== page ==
Who gets oral cancer?

Oral cancer strikes an estimated 34,360 Americans each year. People who smoke or drink alcohol are at an increased risk for the disease. In addition, African-Americans are especially vulnerable.

The best way to prevent oral cancer is to avoid tobacco and alcohol use. Regular dental check-ups, including an examination of the entire mouth, are essential in the early detection of cancerous and pre-cancerous conditions.
People who smoke or use tobacco products or who drink alcohol are more likely than other people to get oral cancer. Smoking and drinking together increases the risk sharply. People who are infected with one type of human papillomavirus (HPV 16) are also at risk of oral cancer. Poor dental hygiene or ill-fitting dentures or other mouth irritation are also risk factors, as is being a man and being over 40. Oral cancer is fairly rare: about 35,000 people in the U.S. are diagnosed with it every year. That's about 2% of all cancers diagnosed in a year.
There are factors such as smoking, alcohol use, infections, and genetics which have been considered as causal agents for oral cancer. However, having any of these factors does not guarantee that you will contract oral cancer. Conversely, not having these factors does not guarantee that you will not get cancer. The best advice is to remove as many of the risks as possible.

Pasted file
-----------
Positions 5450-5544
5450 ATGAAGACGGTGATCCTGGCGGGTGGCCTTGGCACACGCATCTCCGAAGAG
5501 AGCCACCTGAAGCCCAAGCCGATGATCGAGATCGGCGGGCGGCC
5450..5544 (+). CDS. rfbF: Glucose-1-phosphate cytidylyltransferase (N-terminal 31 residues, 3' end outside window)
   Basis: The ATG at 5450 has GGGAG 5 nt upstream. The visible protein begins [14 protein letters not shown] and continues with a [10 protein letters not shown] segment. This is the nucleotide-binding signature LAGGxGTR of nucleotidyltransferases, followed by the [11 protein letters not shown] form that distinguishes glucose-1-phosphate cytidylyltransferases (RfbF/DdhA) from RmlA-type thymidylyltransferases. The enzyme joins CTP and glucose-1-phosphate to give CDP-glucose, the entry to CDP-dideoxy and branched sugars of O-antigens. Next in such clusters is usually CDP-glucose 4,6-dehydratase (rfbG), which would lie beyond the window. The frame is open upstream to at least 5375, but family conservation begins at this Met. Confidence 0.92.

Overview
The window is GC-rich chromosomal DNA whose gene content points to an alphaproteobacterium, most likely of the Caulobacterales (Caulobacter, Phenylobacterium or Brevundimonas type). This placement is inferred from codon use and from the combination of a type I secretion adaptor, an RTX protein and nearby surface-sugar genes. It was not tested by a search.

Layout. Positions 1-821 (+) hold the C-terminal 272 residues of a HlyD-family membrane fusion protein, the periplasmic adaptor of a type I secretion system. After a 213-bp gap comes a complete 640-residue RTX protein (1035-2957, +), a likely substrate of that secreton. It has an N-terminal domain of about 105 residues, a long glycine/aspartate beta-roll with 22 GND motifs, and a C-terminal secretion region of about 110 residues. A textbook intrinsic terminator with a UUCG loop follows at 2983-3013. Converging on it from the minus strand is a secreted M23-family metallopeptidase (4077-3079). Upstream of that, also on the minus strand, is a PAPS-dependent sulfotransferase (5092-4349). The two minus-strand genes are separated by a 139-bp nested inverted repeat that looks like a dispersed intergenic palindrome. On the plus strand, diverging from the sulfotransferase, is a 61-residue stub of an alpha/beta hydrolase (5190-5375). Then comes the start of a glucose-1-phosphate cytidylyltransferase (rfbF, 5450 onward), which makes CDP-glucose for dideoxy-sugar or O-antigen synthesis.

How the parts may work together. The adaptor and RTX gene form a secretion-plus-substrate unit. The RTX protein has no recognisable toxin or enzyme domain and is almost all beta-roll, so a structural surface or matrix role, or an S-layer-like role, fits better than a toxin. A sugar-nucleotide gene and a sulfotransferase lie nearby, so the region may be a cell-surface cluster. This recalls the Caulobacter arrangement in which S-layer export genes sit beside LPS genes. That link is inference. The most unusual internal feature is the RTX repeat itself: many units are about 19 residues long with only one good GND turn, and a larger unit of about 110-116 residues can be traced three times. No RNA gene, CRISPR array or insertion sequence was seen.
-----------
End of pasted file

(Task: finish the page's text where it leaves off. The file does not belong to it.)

At one time oral cancer was predominantly seen among smokers, however, increasingly, oral cancer is being seen in patients of all ages. Although smoking is still a leading factor, many other criteria such as age, family history, ethnicity and alcoholic consumption also play a role. Many experts have surmised that an increasing cause is exposure to the human papillomavirus (HPV), which is the primary precursor of cervical cancer. These various factors all point towards the need for better technology to assist in the early detection of this curable disease.

Continue Learning about Oral Cancer

How common is oral cancer?
Jonathan B. Levine, DMDJonathan B. Levine, DMD
Roughly 43,200 Americans are diagnosed with oral or pharyngeal cancer every year, and more than 8,00...
More Answers
What is the rate incidence of oral cancer?
About 35,000 new cases of oral cancer are reported in the U.S. each year, representing about 2% ...
More Answers
What is the rate of incidence for mouth cancer?
American Dental AssociationAmerican Dental Association
The National Cancer Institute estimates that about 40,000 people in the United States will be diagno...
More Answers
Is a whitish patch in my mouth a sign of oral cancer?
Ronald G. Glass, DDSRonald G. Glass, DDS
White patches in the mouth are reactions to irritation and/or trauma. Most of these patches are comp...
More Answers

Important: This content reflects information from various individuals and organizations and may offer alternative or opposing points of view. It should not be used for medical advice, diagnosis or treatment. As always, you should consult with your healthcare provider about your specific health needs.